Treatment efficiency can be increased by adding soil fracturing to increase airflow (hydraulic or pneumatic fracturing), or by sealing the soil surface to avoid “short-circuiting”.

The hot air injection technique is effective only when it is possible to ensure the flow of air into the soil. In order to extend the efficiency of the system below the water table, it is possible to reinforce the technique by means of dewatering or air sparging methods (injection of air under the water table to oxygenate groundwater or extract contaminants from the groundwater saturated zone to transfer them to the unsaturated zone in a stream of bubbles). Hot air injection techniques may be combined with in situ biological technologies, such as biostimulation, when the operating temperature is less than 40 °C.

Required secondary treatments

Hot air injection must be combined with a vapour extraction and treatment system.

Application examples

The following sites provide application examples:


There are several sources of data addressing the performance of hot air injection systems that are available online. Some data is available concerning the remediation of trichloroethene or jet fuel contamination using hot air injection technology in a document published by U.S.A. EPA (1997). According to this document, hot air injection technology combined with a vapour extraction system reduced jet fuel contamination from an initial concentration of 23,000 ppm to between non-detectable and 215 ppm in 90 days. This result comes from a site located in Ottawa, Canada, and the volume of soil treated was approximately 200 m3.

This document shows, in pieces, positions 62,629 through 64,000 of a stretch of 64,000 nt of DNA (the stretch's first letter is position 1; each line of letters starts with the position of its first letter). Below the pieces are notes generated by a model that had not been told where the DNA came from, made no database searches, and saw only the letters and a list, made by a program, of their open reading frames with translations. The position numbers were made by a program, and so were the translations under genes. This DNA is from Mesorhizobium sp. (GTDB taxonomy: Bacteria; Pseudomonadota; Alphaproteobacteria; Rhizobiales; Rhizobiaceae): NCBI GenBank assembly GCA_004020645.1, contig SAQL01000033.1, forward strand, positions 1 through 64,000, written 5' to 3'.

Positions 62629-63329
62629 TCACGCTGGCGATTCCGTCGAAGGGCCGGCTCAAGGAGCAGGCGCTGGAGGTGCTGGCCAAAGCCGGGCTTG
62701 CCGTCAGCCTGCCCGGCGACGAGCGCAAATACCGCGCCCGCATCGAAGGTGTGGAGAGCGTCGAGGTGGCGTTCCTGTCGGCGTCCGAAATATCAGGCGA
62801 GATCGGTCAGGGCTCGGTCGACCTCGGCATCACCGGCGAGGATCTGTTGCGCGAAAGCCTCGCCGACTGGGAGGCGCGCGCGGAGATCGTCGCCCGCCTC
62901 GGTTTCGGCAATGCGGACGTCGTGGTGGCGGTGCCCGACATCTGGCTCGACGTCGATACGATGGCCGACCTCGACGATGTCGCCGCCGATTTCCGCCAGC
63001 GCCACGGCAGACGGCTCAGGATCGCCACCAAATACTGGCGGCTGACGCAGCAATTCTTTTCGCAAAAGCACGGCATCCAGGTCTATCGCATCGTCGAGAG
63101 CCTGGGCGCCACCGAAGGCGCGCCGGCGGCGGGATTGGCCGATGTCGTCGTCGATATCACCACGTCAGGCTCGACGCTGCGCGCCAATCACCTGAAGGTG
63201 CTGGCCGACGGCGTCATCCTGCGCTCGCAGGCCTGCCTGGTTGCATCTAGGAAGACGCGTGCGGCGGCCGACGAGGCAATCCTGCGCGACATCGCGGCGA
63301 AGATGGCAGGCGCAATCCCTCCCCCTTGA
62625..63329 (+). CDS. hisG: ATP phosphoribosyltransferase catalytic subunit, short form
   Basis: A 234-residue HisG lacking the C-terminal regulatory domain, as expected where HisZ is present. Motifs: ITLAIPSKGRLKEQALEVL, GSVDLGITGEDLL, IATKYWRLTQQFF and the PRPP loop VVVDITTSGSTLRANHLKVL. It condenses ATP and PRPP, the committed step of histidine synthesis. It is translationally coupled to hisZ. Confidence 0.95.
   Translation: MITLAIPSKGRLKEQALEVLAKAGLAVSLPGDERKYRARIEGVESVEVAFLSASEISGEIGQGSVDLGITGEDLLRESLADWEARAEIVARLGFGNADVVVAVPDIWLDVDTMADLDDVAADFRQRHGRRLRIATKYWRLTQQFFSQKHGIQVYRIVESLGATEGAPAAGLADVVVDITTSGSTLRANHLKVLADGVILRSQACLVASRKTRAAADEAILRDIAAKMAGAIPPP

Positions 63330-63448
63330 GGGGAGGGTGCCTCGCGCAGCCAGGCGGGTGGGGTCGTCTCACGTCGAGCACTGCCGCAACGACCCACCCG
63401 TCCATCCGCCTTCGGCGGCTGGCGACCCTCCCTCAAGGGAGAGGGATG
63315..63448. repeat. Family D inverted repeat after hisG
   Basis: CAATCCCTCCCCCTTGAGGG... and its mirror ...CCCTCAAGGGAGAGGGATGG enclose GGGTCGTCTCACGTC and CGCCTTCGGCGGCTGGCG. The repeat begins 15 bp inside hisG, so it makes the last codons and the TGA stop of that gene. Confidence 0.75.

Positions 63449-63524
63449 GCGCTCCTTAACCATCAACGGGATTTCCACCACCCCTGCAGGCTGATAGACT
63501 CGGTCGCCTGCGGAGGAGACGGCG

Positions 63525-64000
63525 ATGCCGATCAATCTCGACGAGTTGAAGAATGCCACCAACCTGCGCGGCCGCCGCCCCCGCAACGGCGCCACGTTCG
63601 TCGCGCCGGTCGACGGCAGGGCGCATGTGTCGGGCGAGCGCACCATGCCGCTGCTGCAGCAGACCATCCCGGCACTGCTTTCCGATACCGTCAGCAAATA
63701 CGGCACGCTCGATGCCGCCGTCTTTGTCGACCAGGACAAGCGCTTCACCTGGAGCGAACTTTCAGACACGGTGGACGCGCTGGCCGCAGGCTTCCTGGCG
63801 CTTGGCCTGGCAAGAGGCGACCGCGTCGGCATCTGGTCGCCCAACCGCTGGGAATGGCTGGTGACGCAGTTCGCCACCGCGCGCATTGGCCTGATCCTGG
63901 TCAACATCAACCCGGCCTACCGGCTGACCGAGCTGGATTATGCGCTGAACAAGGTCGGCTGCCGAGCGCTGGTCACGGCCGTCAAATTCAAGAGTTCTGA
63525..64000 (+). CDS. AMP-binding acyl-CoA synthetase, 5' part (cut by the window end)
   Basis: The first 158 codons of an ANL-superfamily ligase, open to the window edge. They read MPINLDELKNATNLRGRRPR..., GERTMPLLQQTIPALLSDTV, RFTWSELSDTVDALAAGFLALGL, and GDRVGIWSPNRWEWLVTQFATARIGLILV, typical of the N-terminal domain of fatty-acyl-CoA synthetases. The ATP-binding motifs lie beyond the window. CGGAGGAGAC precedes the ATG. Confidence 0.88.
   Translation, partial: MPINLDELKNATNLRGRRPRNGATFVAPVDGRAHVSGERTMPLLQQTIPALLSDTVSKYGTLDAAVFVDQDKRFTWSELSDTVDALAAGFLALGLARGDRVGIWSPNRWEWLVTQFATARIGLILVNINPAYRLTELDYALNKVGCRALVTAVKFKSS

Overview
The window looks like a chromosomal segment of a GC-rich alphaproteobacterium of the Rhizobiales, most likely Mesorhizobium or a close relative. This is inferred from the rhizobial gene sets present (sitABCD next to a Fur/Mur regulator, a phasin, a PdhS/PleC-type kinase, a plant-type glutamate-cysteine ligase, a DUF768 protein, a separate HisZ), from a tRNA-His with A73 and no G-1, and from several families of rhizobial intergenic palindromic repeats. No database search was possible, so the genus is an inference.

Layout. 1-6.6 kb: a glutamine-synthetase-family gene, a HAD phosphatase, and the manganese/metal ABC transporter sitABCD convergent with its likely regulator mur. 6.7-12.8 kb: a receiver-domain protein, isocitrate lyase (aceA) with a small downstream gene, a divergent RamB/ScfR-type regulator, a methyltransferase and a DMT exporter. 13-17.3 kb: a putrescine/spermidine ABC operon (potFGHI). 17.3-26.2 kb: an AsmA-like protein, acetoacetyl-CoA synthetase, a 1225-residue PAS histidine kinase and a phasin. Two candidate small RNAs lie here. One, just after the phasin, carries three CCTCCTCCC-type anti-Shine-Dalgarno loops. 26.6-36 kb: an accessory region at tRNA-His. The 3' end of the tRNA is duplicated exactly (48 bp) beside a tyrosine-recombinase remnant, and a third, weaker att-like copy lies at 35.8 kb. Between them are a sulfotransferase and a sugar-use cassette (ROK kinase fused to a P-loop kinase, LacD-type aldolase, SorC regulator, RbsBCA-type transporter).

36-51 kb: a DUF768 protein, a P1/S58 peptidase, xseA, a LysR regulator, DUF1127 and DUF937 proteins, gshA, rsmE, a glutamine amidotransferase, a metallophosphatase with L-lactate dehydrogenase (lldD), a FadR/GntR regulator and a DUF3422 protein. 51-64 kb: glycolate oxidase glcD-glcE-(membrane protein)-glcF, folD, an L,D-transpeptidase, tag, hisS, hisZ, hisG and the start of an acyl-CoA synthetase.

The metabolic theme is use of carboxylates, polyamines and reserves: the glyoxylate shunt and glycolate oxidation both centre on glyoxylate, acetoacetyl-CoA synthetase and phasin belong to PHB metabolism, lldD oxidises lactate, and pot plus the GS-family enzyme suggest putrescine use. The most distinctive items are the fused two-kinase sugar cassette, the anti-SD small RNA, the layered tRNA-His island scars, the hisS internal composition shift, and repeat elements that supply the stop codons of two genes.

Measures to improve sustainability or promote ecological remediation

  • Optimization of equipment size.
  • Optimization of the calendar to promote the sharing of resources and reduce the number of days of mobilization.
  • Use of renewable energy and energy-efficient equipment.
  • Use of biofilters for air treatment reduces energy demand and waste generation.
  • Allow a longer treatment time to avoid winter operation, eliminating the need to winterize the system while reducing the amount of energy required.
  • On-site treatment of condensate and purged water from air lines.
  • Limit the number of field visits using telemetry for remote monitoring of site conditions.

Potential impacts of the application of the technology on human health

Main Exposure Mechanisms Applies or Does Not Apply Monitoring and Mitigation



Emissions monitoring at the source (choice of parameters, types of samples and type of intervention (source, risk or local requirements).

Atmospheric/Steam Emissions - Point Sources or Chimneys Applies Emissions monitoring at the source (choice of parameters, types of samples and type of intervention (source, risk or local requirements).
Atmospheric/Steam Emissions - Non-point Sources Applies Modelling the effects of air injection, validation of the model and monitoring the migration of soil
Air/steam – by-products Does not apply N/A
Runoff Does not apply N/A
Groundwater - displacement Does not apply N/A
Groundwater - chemical/ geochemical mobilization Does not apply N/A
Groundwater - by-product Does not apply N/A
Accident/Failure - damage to public services Applies File verification and licensing of pre-drilling or excavation work, development of special excavation or drilling procedures, and emergency response.
Accident/Failure - leak or spill Applies Risk review, development of accident and emergency response plans, monitoring and inspection of unsafe conditions.
Accident/Failure - fire or explosion Applies Risk review, development of accident and emergency response plans, monitoring and inspection of unsafe conditions.
Other - Handling contaminated soils or other Solids Applies Risk review, development of accident and emergency response plans, monitoring and inspection of unsafe conditions


Author and update

Composed by : Mahaut Ricciardi-Rigault, M.Sc., MCEBR

Updated by : Josée Thibodeau, M.Sc, National Research Council

Updated Date : March 1, 2008

Latest update provided by : Nathalie Arel, P.Eng., M.Sc., Christian Gosselin, P.Eng., M.Eng. and Sylvain Hains, P.Eng., M.Sc., Golder Associés Ltée

Updated Date : March 22, 2019